According to the ACLU, students were graduating from the school without being able to read. According to Mark Rosenbaum, who is the attorney working on behalf of the ACLU, “these kids could not fill out job applications or read basic signs.”

In the lawsuit, it is alleged that the civil rights violations occurred and deprivation of education that is legally mandated was not provided to students enrolled at the facility. As a result of the class action lawsuit, about one quarter of the teachers have been transferred or resigned. The principal and the assistant principals may face legal charges. A federal judge will need to approve the settlement.

The office of education is like to work with various professionals to improve the education of youths who attend the high school. In addition, the county’s educational program will move towards courses that include special education, instruction, literacy and other areas of specific need. Another action of the settlement forms the Challenger Reform Taskforce, which will be responsible for monitoring the reforms occurring at the school to ensure they are being taken seriously. The county will also likely pay attorney’s fees and other expenses related to the case.
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Louisiana school officials face a lawsuit for handcuffing and shackling a six year old boy. The advocates who filed the charges include the child’s parents, the Juvenile Justice Project of Louisiana and the Southern Poverty Law Center. School officials from the Louisiana Recovery School District are accused of handcuffing the child for what the attorneys call, “minor offenses.” Included in the lawsuit are Paul Valias who is the superintendent for the school district and security officers of the Sarah T. Reed Elementary School where the child, now seven, was a student.

Handcuffs%20on%20child.jpgAccording to the director of communications for the school, Ken Jones, the employee involved in the charges was terminated and the child was never arrested. However, attorneys say that the methods of punishing students at the school crossed the line.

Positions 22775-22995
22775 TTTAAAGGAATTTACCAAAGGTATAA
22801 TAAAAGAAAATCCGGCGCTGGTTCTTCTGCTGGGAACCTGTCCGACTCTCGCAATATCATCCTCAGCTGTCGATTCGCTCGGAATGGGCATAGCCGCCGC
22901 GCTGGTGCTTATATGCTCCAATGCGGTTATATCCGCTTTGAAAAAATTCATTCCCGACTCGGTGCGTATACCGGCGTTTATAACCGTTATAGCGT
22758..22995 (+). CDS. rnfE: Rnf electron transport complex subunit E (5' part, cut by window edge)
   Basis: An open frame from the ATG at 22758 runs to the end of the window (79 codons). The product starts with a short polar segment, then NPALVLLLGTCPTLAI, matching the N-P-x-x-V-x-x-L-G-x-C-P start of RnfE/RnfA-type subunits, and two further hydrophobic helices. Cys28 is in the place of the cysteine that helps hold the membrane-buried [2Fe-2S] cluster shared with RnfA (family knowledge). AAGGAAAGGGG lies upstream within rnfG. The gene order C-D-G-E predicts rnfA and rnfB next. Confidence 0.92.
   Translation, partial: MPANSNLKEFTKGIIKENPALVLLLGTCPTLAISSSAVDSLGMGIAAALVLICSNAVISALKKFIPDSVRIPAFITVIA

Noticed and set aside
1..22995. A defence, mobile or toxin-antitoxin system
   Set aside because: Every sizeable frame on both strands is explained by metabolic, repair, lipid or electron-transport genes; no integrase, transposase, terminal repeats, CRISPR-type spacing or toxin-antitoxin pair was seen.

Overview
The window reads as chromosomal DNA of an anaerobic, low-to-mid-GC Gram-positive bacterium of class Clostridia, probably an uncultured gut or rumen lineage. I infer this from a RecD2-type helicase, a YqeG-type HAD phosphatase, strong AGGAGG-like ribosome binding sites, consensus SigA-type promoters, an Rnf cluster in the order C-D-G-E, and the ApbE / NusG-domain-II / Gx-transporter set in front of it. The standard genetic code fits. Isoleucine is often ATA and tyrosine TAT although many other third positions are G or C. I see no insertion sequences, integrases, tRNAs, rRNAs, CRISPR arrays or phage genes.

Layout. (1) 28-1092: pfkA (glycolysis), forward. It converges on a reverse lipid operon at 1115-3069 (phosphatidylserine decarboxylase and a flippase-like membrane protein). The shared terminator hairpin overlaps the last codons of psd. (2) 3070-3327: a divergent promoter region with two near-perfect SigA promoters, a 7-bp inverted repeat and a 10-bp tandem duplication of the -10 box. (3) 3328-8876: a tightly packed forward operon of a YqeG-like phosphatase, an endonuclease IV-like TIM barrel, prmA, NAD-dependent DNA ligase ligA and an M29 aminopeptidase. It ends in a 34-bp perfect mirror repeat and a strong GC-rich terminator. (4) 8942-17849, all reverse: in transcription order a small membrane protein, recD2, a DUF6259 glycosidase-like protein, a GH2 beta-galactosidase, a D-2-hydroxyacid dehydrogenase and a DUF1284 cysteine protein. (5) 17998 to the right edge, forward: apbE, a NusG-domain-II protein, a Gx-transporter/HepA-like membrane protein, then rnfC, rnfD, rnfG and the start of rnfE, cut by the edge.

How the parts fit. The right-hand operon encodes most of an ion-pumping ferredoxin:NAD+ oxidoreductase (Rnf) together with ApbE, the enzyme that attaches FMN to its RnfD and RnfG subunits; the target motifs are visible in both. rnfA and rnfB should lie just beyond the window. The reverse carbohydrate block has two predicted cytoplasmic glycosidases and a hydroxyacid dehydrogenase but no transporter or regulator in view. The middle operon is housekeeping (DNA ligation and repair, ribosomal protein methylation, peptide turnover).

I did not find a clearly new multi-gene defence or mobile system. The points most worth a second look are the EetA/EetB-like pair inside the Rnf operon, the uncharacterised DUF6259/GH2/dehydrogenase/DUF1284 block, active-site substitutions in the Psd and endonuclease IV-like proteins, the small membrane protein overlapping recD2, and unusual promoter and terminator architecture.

According to the lawsuit, an armed school security officer took a six year old to the principal’s office where the child was then handcuffed and shackled to a chair. The student was accused of shoving another child. Two days prior to the incident, which occurred in May of 2010, another officer handcuffed the child for failing to “listen and follow directions.”

The parents of the child said that the principal defended the officer’s actions in the case. The lawsuit states that the principal told the parents that it was part of the school’s policies to handcuff children who were “out of control” until they calm down. The child did not move when the principal told him to and the principal is accused of saying, “if the child failed to follow the rules in the future, he would be handcuffed.”

The parents claim in the lawsuit that the child’s life will never be the same since being handcuffed.

On a related note, HERE is an AP story about a similar lawsuit recently filed on behalf of an eight year old autistic girl who was allegedly handcuffed and arrested at her school last year. This lawsuit claims that the school district and the Sheriff’s Department violated the Americans With Disabilities Act.
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The American Civil Liberties Union of Rhode Island is suing Family Court Chief Judge Jeremiah S. Jeremiah claiming that the practices of the truancy court program violate the constitutional rights of the public school children and their parents.

truancy%20graphic.jpgThe administrators of the program, the class action lawsuit contends, have threatened to arrest students or have them placed in custody if they fail to attend school. The lawsuit says that the administrators of the court engaged in a “pattern and practice of intimidation designed to bully plaintiffs.” The bullying is said to lead to a waiving of the constitutional rights of those involved.

The plaintiffs in the case are nine teenagers who are identified through the lawsuit by pseudonyms and their parents or guardians. The students have special education needs, chronic medical conditions or family caretaking obligations. The lawsuit says that these special circumstances resulted in the student’s missing school, being tardy or being unable to maintain schoolwork requirements in class. It also says these conditions also lead to the students to be unable to behave in school.